The Boston Globe’s John R. Ellement and Shelly Murphy report Patriots OL Nick Kaczur was busted last month on a charge of illegal prescription painkiller possession, then turned into a DEA informant in a sting operation that resulted in his dealer’s arrest. All this frantic police activity is gonna make it very hard for Belichick’s kids to get high in the future.

Kaczur wore a hidden recording device during three different drug transactions in May at gas stations in Foxborough and North Attleborough and a supermarket parking lot in Sharon, according to the lawyer, the two people, and federal court documents. At each of the three transactions, Kaczur paid $3,900 in cash to buy 100 OxyContin pills, a potent prescription pain reliever. Federal agents arrested the alleged dealer, Daniel Ekasala, moments after the third transaction with Kaczur, said Ekasala’s lawyer. He was indicted by a federal grand jury yesterday on three counts of possession of oxycodone (the main ingredient in the prescription drug OxyContin) with intent to distribute. He is due to be arraigned today in federal court.

Kaczur, approached yesterday afternoon by a Globe reporter as he stood on the front porch of his Attleboro home, denied participating in a DEA investigation or buying drugs. He also said he was not familiar with Ekasala.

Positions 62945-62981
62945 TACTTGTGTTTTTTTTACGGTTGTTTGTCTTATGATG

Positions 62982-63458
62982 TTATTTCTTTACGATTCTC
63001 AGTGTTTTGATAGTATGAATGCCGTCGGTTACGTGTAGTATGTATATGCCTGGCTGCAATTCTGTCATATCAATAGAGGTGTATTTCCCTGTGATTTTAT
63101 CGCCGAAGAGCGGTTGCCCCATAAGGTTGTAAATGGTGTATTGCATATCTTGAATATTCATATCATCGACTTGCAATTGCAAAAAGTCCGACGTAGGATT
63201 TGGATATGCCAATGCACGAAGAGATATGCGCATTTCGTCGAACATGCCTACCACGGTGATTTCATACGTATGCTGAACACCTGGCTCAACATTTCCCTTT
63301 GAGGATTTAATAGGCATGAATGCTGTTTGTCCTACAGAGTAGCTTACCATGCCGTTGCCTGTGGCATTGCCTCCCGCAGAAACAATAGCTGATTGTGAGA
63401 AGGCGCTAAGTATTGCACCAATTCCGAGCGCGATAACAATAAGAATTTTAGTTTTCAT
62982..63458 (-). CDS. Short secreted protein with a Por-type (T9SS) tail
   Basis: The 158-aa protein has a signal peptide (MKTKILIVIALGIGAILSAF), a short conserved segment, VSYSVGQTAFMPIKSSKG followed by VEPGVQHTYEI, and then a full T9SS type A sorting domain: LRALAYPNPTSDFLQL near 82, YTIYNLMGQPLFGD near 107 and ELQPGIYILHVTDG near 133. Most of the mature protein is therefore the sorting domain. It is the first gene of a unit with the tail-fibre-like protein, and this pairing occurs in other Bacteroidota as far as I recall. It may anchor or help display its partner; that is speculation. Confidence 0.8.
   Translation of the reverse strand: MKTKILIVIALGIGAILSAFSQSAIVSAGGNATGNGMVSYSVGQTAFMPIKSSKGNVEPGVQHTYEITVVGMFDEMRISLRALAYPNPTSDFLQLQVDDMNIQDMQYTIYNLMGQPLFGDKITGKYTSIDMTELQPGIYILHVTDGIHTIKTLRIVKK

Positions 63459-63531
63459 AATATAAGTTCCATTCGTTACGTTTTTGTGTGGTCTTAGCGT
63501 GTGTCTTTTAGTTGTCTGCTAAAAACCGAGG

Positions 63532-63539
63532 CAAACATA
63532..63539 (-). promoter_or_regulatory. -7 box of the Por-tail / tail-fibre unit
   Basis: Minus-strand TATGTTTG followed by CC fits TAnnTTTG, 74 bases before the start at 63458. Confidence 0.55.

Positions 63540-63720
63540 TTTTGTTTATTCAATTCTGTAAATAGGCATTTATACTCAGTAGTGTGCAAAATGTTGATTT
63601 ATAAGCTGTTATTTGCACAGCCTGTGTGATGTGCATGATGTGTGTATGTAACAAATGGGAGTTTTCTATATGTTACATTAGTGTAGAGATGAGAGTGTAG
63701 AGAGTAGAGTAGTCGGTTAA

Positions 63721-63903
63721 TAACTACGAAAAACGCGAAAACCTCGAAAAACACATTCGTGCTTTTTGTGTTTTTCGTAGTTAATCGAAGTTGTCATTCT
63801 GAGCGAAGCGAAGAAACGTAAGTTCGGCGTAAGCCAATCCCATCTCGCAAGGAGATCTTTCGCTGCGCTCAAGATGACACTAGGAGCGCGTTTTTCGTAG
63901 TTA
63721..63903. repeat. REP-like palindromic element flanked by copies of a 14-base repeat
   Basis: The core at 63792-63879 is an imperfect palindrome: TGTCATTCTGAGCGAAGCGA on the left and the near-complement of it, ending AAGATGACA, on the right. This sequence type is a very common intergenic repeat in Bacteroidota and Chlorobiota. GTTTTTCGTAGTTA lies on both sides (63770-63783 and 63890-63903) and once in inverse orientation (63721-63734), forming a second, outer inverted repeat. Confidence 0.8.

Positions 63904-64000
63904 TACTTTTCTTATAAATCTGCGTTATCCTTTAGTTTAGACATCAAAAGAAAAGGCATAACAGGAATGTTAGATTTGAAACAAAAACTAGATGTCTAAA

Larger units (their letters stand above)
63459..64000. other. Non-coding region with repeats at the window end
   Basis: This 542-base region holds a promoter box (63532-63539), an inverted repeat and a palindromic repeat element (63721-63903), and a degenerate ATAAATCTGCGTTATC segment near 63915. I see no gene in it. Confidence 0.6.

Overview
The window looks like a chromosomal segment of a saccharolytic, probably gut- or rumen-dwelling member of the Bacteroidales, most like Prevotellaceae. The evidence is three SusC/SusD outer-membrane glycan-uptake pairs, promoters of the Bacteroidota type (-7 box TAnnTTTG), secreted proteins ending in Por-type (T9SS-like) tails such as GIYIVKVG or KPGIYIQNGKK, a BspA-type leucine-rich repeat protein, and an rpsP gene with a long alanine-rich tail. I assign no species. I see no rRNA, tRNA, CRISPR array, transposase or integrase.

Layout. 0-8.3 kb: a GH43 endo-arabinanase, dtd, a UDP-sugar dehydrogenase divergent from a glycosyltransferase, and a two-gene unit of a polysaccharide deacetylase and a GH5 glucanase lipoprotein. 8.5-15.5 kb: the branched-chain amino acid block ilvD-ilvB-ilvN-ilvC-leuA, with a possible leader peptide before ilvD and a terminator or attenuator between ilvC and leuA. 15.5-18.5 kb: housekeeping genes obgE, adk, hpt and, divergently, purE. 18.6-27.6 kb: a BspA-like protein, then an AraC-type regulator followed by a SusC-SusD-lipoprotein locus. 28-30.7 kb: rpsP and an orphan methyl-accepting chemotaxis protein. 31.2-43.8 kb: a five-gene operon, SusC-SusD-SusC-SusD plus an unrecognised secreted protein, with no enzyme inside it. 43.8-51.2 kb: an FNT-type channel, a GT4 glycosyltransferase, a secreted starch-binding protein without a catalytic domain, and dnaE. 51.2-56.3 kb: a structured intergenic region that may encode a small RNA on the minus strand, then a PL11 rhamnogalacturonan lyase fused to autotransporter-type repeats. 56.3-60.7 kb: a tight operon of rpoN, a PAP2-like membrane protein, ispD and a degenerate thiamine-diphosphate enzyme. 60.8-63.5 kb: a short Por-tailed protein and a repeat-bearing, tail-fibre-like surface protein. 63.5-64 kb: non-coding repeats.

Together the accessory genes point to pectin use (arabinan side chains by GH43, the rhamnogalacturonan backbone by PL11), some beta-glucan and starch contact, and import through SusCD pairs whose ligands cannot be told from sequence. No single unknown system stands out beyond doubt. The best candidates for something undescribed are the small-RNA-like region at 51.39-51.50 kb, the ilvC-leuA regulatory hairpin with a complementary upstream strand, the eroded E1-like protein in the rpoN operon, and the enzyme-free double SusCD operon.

“I don’t know what you’re talking about, bro,” Kaczur said repeatedly, in response to questions about the investigation. “I don’t know where this is coming from. I don’t know what you are talking about.”

When asked if he was still playing for the Patriots, Kaczur, whose salary is listed at just under than $1.4 million this year, said, “Yeah.”

Ekasala’s attorney, Bernard Grossberg described his client as  “an extremely reluctant participant and was somewhat enamored of being friendly with or having contact with a professional athlete.” Grossberg said that, according to DEA documents presented to him before the indictment, Kaczur said he had begun buying OxyContin in November 2007 and purchased 100 pills every few days, paying tens of thousands of dollars over time.

“My client was always sympathetic to Mr. Kaczur and suggested to him many times, as the text messages will show, that Kaczur ought not to be doing what he was doing,” Grossberg said. “Professional athletes in this country are treated like royalty, and royalty sometimes abuses the people they come in contact with, and I think that’s what happened to Ekasala.”